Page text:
This Maharashtrian festival is also no exception and provides you with many tales and stories related to it. Also called Ugadi in the Indian state of Karnataka, this is a festival, which is filled with a certain charm, and vibrance that is visually delightful. Let us see some of the interesting stores that show the customs and traditions of Gudi Padwa. This is a celebration of the victory march of Shivaji Maharaja the veteran Maratha leader. The festival is celebrated in honour of this great king who had a kingdom that spread across the entire part of western India. This is the reason people worship the gudi which is a cloth which flies like a flag that is usually a sign of victory in an army. Gudi Padwa is also considered as the harvest festival, which shows that the Rabi crop has ended for the season. This is the time when mangoes and fruits are reaped. Gudi Padwa is the time when you find the delicious ripe mangoes in the market.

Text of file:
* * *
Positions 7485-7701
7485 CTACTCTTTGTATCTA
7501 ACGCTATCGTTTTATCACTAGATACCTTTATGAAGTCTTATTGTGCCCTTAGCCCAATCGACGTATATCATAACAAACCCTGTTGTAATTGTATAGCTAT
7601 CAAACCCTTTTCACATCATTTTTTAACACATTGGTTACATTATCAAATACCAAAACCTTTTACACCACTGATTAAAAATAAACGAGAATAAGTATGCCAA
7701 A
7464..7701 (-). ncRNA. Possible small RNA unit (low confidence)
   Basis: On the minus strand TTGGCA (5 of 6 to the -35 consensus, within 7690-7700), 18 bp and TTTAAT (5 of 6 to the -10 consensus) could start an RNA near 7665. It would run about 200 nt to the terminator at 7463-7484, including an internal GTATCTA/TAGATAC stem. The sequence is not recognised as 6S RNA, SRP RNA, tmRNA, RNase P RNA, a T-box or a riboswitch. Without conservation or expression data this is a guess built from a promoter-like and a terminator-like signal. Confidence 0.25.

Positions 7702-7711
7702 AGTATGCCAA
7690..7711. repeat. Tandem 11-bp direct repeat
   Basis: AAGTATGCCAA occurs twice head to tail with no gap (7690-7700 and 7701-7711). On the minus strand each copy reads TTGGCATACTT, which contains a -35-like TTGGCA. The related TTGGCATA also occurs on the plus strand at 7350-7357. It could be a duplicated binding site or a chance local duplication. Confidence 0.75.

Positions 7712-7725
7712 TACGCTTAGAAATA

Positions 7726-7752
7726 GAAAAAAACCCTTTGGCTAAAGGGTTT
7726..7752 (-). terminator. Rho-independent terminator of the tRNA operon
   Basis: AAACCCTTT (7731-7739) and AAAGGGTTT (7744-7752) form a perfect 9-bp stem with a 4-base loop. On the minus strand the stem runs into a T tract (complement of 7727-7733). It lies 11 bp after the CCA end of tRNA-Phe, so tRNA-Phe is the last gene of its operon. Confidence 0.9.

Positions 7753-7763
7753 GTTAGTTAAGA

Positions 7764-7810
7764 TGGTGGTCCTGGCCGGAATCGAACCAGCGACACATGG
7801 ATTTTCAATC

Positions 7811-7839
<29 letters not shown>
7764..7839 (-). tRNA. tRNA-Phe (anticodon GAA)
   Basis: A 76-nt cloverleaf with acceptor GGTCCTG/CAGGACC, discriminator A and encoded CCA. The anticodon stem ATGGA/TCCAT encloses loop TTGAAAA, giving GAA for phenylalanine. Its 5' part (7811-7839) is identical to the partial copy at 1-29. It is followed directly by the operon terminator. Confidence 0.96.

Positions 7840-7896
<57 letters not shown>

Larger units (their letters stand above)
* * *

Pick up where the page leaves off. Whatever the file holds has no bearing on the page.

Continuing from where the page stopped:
Gudi Padwa is the festival that augments the new year and is usually celebrated on the first day of the Indian month of Chaita according to the lunar calendar. Most of the Indian festivals have a very special and intriguing history and it is interesting to see the manner in which they are celebrated.
A wooden stick is covered with a piece of bright red or yellow coloured cloth. Then a Kalash made of silver, copper or bronze is placed upside down on one end of the stick. A dash of vermillion (kumkum) and turmeric (haldi) are applied on the outer surface of the Kalash. This ensemble is called Gudi and it’s placed outside the door or the window so that everyone in the vicinity gets to see it. A garland made of sugar candy (saakhar gaathi) and neem leaves are hung along with the Gudi. This ritual signifies the bitter sweet experiences of life.
Spiritual significance of Gudi Padwa
On this day, Lord Ram returned to Ayodhya along with his consort Sita and brother Lakshama after defeating demon King Ravana in Lanka.